The family of a Thai man, who died while receiving a traditional massage in Pattaya, said today that they will not press charges against the 72-year-old proprietor who gave the massage and that they hope the man’s tragic death will become a cautionary tale to others.
Chanda Sakherm, 32, in a broadcast interview this morning, spoke of the massage that allegedly killed her husband, 37-year-old Sombat Suansak. Chandra said the family was on vacation at the Pattaya Floating Market on Oct. 13 when they stopped by a herbal product shop where they met Sakao Weeranan, 72, the shopkeeper who offered a massage so Sombat could try their products.
Sakao was not a certified masseuse, and her job was to assist customers.
“The grandma [shopkeeper] said that she could give a massage, and my husband loved massages, so he agreed. After about a half an hour, he got up and said he couldn’t breathe and told the grandma to stop,” Chandra said.
The woman said that her husband was in good health, but had received muscle injuries while playing football just a week before their vacation.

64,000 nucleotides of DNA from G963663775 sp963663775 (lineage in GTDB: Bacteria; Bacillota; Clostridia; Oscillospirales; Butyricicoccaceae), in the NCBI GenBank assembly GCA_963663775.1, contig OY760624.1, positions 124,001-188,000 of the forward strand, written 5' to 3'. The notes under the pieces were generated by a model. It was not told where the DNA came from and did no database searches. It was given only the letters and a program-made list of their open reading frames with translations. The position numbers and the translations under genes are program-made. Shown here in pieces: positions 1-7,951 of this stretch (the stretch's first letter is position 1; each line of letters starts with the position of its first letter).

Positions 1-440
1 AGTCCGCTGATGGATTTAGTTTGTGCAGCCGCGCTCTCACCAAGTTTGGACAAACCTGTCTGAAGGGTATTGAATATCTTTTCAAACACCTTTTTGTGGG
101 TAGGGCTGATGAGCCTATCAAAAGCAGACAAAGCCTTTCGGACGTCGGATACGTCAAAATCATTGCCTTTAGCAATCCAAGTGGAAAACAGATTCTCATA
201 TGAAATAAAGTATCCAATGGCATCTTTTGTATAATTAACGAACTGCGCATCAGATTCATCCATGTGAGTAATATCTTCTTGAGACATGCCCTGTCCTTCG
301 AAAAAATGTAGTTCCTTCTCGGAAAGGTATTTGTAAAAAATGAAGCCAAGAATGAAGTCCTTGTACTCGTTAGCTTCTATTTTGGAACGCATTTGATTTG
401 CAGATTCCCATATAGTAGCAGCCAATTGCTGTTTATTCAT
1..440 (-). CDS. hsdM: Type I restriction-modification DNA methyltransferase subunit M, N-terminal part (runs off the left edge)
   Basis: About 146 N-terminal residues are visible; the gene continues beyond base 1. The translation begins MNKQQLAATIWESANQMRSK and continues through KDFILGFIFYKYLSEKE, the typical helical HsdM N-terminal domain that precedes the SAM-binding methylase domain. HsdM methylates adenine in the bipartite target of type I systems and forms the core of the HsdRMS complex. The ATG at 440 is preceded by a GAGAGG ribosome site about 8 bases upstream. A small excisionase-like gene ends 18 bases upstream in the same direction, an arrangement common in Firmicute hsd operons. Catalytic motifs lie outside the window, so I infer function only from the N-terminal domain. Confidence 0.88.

After Sombat collapsed to the floor, ambulances were called, and rescuers performed CPR. However, he died five days later (Oct. 18) due to blood clots in his lung.
The shopkeeper, Sakao Weeranan, 72, remains stressed about the incident and has ended up with high blood pressure, according to her granddaughter, Patchsinee, 27.
Patchsinee told Morning News that the family only their grandmother a job at the shop so she would have activities to do during the day and not have to stay home by herself.
Patchsinee said that her grandmother only applied herbal compresses to Sombat’s leg and rubbed oil on him to help with muscle soreness and that she did not give him a full body massage.
Although Sombat’s family will not press charges, they said they’re in talks with the herbal product shop for compensation.
While there is yet no clear evidence that the massage affected the man’s pre-existing blood clots, the family says they hope the story will be a lesson to other businesses to not allow untrained employees to give customers massages.